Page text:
In February 2015, Rancic, who was then hosting E!’s Fashion Police, made a racially stereotypical comment alleging Zendaya’s hairstyle “smells like patchouli oil or weed” after the actress arrived on the red carpet wearing dreadlocks and a Vivienne Westwood gown.
The Euphoria star, who was 18, responded to the comments on Instagram at the time, where she called them “outrageously offensive”.
“There is a fine line between what is funny and disrespectful,” Zendaya wrote. “To say that an 18 year old young woman with locs must smell of patchouli oil or ‘weed’ is not only a large stereotype but outrageously offensive.”
In the statement, the actress then explained that numerous members of her family wear their hair in the traditional African hairstyle, as do countless other notable individuals, such as filmmaker Ava DuVernay and Harvard professor Vincent Brown, and “none of which smell of marijuana”.
“There is already harsh criticism of African American hair in society without the help of ignorant people who choose to judge others based on the curl of their hair,” Zendaya continued. “My wearing my hair in locs on an Oscars red carpet was to showcase them in a positive light, to remind people of colour that our hair is good enough.”
In a new interview with W Magazine for the cover story, the 24-year-old reflected on her decision to speak up, telling the outlet: “That’s how change happens.”
“And it made me think, How could I always have a lasting impact on what people saw and associated with people of colour?”
When the Malcolm & Marie star was first addressing the comments, she had concluded her statement encouraging people to listen to “India Arie’s I Am Not My Hair and contemplate a little before opening your mouth so quickly to judge”.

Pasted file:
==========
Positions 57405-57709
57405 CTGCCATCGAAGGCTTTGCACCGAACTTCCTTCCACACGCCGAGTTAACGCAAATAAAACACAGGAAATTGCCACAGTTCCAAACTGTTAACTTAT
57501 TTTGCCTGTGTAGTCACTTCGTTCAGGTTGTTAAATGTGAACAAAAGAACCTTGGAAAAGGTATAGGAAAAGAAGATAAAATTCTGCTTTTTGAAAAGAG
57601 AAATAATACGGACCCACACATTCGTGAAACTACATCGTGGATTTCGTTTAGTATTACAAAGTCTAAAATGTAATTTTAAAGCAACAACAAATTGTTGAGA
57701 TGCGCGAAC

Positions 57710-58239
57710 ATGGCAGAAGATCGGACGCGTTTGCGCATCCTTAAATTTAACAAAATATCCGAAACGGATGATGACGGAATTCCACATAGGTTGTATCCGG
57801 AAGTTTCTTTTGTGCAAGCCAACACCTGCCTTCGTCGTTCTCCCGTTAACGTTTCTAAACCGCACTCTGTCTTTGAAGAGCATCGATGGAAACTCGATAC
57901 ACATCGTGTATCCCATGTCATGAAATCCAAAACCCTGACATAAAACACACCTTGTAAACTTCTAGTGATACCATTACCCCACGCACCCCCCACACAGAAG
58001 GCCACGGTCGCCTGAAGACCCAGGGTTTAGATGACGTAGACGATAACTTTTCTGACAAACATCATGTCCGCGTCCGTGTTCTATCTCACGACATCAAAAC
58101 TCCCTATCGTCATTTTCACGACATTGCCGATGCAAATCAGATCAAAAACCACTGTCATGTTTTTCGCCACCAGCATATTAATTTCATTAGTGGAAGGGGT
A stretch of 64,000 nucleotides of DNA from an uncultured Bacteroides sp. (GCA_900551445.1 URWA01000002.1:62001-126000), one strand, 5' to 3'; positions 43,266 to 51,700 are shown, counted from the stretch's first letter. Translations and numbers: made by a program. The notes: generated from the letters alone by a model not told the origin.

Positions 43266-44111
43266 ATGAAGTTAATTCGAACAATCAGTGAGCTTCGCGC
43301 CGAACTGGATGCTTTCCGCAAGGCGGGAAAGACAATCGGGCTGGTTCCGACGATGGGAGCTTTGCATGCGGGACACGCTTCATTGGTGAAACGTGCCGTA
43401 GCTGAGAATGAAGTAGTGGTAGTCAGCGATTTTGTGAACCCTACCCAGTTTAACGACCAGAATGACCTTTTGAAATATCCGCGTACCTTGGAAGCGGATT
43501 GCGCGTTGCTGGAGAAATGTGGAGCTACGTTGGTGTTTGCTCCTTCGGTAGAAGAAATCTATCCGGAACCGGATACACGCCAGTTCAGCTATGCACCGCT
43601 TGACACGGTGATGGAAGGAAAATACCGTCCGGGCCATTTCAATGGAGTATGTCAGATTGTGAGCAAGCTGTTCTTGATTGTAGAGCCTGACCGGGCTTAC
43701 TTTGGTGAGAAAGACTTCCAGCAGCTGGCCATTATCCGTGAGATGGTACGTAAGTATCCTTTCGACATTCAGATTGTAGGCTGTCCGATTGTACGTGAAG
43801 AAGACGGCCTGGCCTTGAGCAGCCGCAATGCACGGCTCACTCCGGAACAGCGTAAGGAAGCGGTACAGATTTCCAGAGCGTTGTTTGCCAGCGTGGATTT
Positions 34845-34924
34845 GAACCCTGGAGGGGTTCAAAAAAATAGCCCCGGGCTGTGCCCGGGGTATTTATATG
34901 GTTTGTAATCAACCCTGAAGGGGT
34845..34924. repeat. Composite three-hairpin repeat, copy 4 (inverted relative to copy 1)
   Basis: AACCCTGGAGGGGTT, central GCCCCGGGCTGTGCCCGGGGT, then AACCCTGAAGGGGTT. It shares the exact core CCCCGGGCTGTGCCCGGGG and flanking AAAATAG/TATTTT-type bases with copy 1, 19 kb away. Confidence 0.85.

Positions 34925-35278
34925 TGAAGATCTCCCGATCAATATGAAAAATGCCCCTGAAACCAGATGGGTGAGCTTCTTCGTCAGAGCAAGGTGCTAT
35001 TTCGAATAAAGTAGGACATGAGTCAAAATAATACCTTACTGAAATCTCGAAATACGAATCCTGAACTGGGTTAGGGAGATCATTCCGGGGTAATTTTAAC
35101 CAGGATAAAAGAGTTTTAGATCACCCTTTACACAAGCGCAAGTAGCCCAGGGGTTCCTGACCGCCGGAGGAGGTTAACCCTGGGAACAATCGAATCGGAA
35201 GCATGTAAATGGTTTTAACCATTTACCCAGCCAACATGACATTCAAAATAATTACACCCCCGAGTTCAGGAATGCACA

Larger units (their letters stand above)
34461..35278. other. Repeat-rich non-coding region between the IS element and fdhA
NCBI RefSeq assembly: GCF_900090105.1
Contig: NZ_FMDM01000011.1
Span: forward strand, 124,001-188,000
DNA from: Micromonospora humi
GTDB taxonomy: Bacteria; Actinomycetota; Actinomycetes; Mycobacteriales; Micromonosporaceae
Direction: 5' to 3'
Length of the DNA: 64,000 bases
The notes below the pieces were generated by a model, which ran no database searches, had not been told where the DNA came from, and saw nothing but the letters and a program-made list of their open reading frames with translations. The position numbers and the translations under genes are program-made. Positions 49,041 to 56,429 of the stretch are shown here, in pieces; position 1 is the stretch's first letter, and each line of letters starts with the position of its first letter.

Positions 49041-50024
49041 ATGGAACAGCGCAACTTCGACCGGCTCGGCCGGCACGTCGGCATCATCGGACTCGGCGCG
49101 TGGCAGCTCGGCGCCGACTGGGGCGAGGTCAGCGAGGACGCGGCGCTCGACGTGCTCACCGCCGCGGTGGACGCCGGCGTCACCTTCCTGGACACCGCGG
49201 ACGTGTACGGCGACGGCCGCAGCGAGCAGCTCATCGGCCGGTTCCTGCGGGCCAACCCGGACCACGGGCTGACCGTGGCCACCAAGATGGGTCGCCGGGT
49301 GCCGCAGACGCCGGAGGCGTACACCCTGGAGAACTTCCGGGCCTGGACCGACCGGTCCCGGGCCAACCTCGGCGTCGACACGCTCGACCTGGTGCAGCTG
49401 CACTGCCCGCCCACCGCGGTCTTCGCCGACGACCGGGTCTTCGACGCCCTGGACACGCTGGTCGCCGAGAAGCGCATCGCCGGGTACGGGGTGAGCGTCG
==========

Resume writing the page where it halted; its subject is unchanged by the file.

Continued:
At the time, Rancic had addressed her comments on Twitter, where she said that she was “referring to a bohemian chic look” and that it “had NOTHING to do with race and NEVER would!!!”
The E! News host then issued an on-air apology to Zendaya and “anyone else out there that I have hurt” the following day, where she said that the backlash over her remarks had been a “learning experience”.
“This incident has taught me to be a lot more aware of clichés and stereotypes, how much damage they can do. And that I am responsible, as we all are, to not perpetuate them further,” she said.
This is not the first time Zendaya has addressed Rancic’s comments. In April of 2015, she told Good Morning America that she had wanted her response to encourage other young people to stand up for themselves.
“Whether it be a little girl out there or a young man out there that was able to read that and see positive change and stand up for themselves in any kind of incident in their life, then I did what I’m supposed to do,” she said.
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